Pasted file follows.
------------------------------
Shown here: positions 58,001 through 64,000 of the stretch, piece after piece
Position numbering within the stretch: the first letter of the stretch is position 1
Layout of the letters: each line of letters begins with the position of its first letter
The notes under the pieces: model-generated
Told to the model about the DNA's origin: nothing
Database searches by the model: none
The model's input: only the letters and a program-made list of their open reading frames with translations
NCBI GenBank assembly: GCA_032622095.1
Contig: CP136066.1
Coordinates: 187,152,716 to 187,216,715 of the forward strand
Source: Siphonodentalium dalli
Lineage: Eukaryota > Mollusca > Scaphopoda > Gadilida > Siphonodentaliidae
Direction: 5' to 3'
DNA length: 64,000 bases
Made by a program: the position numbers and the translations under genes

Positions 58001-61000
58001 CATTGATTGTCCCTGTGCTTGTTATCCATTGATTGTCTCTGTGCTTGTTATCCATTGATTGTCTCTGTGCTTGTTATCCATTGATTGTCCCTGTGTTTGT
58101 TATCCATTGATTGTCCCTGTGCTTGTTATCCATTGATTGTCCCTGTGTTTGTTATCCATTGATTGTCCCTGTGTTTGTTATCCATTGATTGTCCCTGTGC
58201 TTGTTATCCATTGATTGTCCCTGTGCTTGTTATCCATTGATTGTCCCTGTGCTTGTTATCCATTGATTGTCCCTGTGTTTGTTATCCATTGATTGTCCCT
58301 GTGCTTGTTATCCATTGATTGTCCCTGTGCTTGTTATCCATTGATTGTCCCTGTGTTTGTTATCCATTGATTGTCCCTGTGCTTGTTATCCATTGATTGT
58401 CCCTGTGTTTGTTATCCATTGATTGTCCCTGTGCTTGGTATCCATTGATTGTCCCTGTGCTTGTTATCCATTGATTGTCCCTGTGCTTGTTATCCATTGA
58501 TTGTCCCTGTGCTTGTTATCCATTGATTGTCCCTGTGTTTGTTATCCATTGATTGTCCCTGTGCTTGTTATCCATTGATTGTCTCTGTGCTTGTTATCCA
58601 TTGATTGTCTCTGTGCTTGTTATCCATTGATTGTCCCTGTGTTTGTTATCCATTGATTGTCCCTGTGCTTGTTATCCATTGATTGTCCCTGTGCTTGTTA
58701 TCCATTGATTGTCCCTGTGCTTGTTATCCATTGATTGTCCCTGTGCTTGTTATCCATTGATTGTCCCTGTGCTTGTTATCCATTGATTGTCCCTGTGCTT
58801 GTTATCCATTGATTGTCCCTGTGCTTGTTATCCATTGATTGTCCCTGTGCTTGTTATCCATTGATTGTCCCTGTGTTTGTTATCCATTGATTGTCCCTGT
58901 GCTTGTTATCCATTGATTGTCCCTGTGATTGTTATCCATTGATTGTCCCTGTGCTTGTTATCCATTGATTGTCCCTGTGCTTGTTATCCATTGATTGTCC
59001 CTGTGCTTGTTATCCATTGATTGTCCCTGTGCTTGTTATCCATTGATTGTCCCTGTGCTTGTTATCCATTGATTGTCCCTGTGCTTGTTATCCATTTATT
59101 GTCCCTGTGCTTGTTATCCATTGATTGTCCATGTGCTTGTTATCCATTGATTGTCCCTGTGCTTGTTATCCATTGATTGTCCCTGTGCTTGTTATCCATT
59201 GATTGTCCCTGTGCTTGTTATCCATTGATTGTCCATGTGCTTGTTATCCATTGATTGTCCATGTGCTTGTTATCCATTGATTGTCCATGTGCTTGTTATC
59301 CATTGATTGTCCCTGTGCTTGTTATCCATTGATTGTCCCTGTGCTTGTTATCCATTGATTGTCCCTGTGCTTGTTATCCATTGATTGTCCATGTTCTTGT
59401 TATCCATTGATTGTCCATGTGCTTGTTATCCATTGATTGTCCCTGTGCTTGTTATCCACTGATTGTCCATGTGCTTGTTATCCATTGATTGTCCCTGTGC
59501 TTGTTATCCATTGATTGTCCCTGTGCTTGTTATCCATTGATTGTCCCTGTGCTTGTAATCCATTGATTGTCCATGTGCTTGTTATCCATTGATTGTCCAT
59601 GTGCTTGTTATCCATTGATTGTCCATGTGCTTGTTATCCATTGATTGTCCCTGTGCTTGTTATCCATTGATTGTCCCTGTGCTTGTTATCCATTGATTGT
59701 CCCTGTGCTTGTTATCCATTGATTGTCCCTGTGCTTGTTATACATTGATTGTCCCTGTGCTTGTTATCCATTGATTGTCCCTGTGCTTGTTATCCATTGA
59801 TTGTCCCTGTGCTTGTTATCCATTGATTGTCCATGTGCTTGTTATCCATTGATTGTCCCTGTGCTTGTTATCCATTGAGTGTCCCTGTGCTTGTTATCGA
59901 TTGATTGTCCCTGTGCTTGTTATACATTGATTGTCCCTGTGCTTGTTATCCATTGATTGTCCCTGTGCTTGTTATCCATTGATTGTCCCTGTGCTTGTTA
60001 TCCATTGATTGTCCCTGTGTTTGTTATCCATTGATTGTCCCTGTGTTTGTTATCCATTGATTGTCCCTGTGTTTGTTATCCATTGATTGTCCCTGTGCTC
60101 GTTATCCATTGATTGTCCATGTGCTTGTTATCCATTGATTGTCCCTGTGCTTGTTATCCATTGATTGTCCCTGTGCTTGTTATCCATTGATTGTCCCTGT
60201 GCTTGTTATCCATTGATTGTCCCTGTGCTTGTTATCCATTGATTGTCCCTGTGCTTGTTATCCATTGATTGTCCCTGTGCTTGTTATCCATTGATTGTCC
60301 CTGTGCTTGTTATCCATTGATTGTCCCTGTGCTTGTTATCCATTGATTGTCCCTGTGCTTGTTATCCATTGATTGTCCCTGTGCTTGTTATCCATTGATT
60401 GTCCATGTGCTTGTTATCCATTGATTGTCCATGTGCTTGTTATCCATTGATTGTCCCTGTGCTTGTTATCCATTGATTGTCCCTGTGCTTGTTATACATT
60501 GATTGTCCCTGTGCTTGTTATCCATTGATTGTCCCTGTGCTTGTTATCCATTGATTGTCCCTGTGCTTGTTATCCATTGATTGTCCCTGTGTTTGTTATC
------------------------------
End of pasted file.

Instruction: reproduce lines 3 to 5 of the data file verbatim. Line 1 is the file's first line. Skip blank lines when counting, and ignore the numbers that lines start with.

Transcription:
Layout of the letters: each line of letters begins with the position of its first letter
The notes under the pieces: model-generated
Told to the model about the DNA's origin: nothing